And later that day true miracles started. I returned back to older arrays but this did not help and other problems started to appear. Inside DO loops execution of code started jumping over multiple lines as if they do not exist. This can be even recorded on movie because is reproducible in debugger...Is today a saturday when this devilry usually danced full force on my dead code ? Smile)) But i have never seen such crazy behavior before. Developers have take a note, that if their compiler will work OK on my codes, it will work on most of others. Have to stop. Will check later if this is the code, or computer or compiler got corrupted. Reboot of computer like in the times of old FTN77 did not help...And always there is some chance that processor hits the memory addressable limit...Fun is that after increasing array sizes code started working ok. Hell knows what's going on with these bewitched computers.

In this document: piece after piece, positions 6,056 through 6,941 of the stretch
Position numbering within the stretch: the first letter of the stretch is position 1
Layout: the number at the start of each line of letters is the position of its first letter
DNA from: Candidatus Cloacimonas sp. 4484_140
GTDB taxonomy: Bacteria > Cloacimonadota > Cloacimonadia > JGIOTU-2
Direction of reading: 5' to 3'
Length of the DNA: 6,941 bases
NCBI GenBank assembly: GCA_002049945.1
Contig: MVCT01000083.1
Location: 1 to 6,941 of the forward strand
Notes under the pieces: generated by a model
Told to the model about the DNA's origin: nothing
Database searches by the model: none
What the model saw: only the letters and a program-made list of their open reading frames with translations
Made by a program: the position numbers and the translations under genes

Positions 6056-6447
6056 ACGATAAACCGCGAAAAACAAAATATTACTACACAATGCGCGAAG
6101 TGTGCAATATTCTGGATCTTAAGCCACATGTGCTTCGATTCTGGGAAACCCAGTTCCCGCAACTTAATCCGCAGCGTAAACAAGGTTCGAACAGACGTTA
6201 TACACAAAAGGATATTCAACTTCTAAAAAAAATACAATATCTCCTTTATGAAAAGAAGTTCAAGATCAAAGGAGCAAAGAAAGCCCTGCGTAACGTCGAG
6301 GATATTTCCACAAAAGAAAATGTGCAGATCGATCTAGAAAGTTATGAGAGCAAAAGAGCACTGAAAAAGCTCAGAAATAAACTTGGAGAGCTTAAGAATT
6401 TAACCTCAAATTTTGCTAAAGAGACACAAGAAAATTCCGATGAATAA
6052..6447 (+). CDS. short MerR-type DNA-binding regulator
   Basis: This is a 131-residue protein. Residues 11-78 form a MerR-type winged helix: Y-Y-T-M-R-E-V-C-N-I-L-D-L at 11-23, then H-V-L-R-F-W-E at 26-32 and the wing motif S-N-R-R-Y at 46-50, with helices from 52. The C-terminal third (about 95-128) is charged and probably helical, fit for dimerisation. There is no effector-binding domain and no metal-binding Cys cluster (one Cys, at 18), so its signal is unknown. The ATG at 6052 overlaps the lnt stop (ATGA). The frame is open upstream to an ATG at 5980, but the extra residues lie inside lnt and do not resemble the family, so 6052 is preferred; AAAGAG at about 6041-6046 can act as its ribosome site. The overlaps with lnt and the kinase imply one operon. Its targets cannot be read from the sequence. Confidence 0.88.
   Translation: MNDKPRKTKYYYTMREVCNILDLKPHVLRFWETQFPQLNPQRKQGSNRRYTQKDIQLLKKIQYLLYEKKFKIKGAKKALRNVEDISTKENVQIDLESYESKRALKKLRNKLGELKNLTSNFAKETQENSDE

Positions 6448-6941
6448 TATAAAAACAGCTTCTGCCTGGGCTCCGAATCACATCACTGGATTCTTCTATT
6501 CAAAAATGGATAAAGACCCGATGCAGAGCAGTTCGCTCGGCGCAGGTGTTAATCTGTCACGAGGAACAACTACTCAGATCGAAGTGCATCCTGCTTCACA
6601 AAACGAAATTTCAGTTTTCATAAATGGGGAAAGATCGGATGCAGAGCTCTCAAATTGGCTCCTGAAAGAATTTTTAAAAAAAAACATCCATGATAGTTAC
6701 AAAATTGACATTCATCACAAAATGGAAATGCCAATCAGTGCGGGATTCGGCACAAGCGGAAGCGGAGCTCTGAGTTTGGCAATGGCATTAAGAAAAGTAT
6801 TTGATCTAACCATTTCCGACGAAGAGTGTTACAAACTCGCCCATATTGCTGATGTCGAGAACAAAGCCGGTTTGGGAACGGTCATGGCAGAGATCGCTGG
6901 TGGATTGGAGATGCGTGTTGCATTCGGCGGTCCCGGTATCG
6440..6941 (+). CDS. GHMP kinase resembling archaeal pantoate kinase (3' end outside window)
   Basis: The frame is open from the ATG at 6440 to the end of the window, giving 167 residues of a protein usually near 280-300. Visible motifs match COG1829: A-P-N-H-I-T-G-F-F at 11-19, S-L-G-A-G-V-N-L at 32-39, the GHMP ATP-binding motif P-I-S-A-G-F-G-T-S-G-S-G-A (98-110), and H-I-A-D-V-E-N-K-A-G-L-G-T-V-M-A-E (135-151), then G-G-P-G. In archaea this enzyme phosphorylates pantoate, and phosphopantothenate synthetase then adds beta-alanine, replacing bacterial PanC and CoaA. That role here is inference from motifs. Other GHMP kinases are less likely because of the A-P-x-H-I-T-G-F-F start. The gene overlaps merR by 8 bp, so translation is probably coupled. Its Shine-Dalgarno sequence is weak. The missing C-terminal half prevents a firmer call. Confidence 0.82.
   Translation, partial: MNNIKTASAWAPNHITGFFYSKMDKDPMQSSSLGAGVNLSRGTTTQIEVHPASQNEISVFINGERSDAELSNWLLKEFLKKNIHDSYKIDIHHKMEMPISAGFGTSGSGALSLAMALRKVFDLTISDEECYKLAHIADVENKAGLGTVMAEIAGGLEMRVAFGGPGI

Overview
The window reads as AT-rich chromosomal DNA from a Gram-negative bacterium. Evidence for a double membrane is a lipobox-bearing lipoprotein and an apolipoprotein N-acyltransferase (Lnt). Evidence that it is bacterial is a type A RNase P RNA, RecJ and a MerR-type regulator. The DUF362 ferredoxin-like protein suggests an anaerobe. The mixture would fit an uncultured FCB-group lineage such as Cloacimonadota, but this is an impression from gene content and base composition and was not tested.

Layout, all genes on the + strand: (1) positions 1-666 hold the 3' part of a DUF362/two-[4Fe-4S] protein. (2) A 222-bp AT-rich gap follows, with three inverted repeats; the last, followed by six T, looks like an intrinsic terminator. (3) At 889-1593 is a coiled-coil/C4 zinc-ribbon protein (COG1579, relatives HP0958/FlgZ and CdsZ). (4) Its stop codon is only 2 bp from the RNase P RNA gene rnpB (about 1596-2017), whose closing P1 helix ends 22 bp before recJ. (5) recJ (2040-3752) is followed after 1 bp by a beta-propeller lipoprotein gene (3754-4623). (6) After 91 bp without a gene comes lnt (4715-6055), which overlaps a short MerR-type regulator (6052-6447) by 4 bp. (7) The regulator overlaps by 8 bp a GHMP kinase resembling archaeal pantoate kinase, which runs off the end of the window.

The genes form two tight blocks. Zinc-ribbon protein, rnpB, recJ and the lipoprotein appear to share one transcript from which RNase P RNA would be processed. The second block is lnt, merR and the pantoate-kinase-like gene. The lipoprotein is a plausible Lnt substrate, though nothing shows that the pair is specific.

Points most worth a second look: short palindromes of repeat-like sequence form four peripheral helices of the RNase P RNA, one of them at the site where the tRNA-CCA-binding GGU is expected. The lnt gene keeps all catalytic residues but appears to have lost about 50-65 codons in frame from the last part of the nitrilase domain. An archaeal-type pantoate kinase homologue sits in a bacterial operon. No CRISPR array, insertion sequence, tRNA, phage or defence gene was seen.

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PaulLaidler
Site Admin


Joined: 21 Feb 2005
Posts: 5913
Location: Salford, UK

PostPosted: Sat Jul 20, 2019 7:47 am    Post subject: Reply with quote

Dan

There is nothing for me to work with here.

Who made the promise and where? Where is the means of reproducing your failure?
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LitusSaxonicum



Joined: 23 Aug 2005
Posts: 1988
Location: Yateley, Hants, UK

PostPosted: Sat Jul 20, 2019 11:17 am    Post subject: Reply with quote

Paul,